This is a personal reflection from Paul Miller, the director of the Haiti Justice Alliance.
I remember very well where I was when I learned that President Aristide had left Haiti in the early morning hours of February 29, 2004. It was my “where were you when you heard JFK was shot” moment, although I have that memory, too. It was at Caribou Coffee in Woodbury, Minnesota and my friend, who had traveled with me to Haiti in December of 2003, 3 months earlier, informed me that news reports were saying that Aristide had left Haiti. “Left Haiti? No way,” was my first thought. I didn’t think that Aristide would ever abdicate his presidential term in Haiti by his own choice after the 1991 coup against him and his 1994 return. Stunned and devastated would accurately describe how I received this most depressing news.
The facts would come to show that my instincts were right. President Aristide had no intention of leaving Haiti on that night or on any night during the remaining time of his presidency. Clearly he did not leave that night of his own volition. You can choose to believe whatever you want to believe about US actions on this or any other given day. However, if you choose to value the truth, then you must accept that the facts show that Jean Bertrand Aristide was removed by US force/s as yet another coup d’état took place in Haiti. The only evidence offered of an alternative scenario are self-serving statements from those at the top of our government, chiefly George W. Bush, Donald Rumsfeld and the sycophantic Colin Powell.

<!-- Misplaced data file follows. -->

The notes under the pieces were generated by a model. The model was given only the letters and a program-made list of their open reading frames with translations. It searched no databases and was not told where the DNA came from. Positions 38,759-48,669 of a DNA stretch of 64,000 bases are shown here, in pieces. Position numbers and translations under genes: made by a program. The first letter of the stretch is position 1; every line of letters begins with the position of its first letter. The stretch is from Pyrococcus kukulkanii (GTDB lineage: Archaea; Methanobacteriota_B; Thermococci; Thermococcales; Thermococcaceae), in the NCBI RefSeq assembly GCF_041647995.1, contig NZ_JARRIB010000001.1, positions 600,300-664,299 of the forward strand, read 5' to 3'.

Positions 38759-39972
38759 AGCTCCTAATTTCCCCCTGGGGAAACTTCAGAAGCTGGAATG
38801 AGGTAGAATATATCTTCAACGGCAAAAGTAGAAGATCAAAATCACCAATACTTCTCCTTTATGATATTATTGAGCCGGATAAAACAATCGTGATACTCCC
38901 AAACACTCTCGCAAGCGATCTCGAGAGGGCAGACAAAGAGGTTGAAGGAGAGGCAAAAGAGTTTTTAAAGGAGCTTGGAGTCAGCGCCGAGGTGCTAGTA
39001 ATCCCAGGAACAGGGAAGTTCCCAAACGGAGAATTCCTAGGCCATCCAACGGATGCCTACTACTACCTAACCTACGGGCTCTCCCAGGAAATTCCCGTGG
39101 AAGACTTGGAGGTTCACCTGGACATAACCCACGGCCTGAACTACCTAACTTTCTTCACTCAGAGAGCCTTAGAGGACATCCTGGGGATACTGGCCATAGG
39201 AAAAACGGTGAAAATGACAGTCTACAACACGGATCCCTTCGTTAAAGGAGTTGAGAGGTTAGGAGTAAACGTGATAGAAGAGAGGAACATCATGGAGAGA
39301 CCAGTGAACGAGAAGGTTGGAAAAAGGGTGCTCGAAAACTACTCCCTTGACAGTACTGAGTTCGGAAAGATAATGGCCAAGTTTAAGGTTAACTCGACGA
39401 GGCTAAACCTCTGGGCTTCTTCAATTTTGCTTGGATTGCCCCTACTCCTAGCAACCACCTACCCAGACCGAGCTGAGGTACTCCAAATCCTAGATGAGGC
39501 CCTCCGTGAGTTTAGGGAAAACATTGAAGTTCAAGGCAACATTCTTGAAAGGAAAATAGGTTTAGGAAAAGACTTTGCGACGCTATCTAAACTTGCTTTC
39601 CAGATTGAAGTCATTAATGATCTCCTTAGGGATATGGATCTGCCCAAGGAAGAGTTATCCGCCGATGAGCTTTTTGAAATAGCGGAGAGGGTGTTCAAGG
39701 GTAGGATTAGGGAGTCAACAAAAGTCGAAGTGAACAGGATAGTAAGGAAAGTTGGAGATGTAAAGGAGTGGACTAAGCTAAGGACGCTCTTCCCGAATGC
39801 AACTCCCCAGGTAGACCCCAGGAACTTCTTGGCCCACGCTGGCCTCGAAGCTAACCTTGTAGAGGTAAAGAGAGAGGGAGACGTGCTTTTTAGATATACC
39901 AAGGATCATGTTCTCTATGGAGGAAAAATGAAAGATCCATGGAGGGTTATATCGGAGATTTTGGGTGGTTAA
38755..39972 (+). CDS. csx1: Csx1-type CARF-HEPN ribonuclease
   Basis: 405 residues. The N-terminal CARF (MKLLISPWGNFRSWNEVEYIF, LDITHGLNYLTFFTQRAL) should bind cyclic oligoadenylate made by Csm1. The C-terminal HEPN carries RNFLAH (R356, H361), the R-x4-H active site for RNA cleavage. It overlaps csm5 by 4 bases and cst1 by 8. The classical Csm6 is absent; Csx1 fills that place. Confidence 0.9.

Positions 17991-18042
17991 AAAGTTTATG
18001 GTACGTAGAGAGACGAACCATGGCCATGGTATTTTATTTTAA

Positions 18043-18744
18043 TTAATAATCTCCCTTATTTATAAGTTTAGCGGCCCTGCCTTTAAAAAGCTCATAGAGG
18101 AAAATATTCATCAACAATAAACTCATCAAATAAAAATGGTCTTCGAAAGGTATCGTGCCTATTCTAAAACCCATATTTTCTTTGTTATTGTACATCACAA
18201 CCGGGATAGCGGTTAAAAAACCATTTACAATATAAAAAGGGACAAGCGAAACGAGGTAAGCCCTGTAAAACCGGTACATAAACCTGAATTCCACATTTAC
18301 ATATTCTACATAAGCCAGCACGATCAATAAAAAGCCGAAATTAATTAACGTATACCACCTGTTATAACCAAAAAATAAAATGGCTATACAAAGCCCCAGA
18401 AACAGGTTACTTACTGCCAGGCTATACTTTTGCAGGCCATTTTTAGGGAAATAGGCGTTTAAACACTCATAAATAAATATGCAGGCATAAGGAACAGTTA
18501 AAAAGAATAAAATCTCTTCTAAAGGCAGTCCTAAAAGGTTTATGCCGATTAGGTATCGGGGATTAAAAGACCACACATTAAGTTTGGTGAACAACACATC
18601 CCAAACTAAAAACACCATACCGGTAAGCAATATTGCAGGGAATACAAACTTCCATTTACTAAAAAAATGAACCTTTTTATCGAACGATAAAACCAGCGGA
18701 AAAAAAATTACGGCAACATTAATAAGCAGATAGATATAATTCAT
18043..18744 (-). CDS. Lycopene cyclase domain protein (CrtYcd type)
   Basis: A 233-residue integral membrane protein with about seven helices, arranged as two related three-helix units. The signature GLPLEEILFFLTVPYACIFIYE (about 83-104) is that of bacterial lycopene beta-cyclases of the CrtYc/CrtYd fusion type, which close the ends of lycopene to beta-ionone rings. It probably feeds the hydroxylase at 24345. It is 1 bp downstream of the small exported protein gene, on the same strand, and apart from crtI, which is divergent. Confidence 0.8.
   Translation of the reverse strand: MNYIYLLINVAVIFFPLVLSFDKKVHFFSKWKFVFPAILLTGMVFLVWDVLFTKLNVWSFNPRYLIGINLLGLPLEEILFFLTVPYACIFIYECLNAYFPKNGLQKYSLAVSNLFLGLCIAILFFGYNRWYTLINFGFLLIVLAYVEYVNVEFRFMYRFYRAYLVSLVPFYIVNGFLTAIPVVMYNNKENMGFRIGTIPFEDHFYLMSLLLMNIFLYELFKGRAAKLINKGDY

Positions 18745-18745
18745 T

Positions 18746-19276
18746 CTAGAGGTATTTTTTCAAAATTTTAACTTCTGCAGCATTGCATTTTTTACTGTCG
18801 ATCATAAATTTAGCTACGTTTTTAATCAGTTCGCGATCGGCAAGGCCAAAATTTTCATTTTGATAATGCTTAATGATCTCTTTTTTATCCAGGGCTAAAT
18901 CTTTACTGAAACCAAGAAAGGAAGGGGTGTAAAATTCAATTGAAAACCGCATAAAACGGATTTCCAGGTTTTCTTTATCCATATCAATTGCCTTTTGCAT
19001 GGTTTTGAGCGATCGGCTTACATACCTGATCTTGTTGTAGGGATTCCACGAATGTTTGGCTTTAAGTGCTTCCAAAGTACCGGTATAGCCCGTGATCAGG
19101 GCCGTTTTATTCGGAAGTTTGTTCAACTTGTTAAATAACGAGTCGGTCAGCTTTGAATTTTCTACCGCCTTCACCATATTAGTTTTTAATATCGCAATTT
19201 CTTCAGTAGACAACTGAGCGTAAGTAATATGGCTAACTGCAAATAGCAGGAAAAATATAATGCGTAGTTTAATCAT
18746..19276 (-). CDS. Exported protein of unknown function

It’s not ancient history, like a lot of our nefarious actions towards Haiti. It was 8 years ago. Monday it was announced that President Aristide is being investigated for drug violations. Our hypocrisy really knows no bounds. What a coincidence that once again we are asked to question Aristide’s integrity and ethics rather than to be reminded that a US-sponsored coup undermined Haiti’s hope for democracy and stability on this day, 8 short years ago.